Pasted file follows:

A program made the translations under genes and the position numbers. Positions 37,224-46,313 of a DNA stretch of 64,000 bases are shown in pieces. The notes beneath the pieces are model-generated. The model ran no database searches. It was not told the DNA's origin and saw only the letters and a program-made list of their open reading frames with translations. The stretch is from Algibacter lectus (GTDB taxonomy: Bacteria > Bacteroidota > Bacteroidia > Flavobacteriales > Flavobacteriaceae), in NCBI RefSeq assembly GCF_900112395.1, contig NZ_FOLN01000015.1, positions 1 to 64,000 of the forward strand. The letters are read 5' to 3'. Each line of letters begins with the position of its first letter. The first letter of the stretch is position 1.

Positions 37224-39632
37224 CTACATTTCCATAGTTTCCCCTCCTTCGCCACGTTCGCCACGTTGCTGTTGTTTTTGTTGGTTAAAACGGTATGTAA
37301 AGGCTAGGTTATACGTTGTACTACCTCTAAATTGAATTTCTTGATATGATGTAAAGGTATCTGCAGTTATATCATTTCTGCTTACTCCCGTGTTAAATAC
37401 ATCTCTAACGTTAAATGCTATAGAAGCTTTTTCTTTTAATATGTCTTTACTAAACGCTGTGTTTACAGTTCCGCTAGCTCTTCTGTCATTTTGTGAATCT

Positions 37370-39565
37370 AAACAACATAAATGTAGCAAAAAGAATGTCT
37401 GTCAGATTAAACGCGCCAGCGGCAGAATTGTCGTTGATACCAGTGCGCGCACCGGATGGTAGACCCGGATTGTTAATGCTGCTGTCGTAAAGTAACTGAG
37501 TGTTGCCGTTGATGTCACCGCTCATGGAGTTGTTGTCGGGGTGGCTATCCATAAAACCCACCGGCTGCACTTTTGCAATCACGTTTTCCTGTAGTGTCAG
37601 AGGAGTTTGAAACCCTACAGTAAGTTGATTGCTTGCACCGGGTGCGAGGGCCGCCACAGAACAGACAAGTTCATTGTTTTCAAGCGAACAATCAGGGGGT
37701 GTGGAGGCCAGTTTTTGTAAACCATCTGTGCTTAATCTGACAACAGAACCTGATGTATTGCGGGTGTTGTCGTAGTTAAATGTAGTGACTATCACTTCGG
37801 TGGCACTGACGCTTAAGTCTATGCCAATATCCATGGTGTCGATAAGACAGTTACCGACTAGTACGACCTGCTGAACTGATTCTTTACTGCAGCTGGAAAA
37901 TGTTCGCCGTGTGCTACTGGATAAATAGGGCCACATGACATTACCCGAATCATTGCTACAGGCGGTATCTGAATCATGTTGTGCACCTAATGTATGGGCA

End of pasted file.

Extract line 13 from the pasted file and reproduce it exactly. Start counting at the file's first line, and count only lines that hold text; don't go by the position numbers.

37901 TGTTCGCCGTGTGCTACTGGATAAATAGGGCCACATGACATTACCCGAATCATTGCTACAGGCGGTATCTGAATCATGTTGTGCACCTAATGTATGGGCA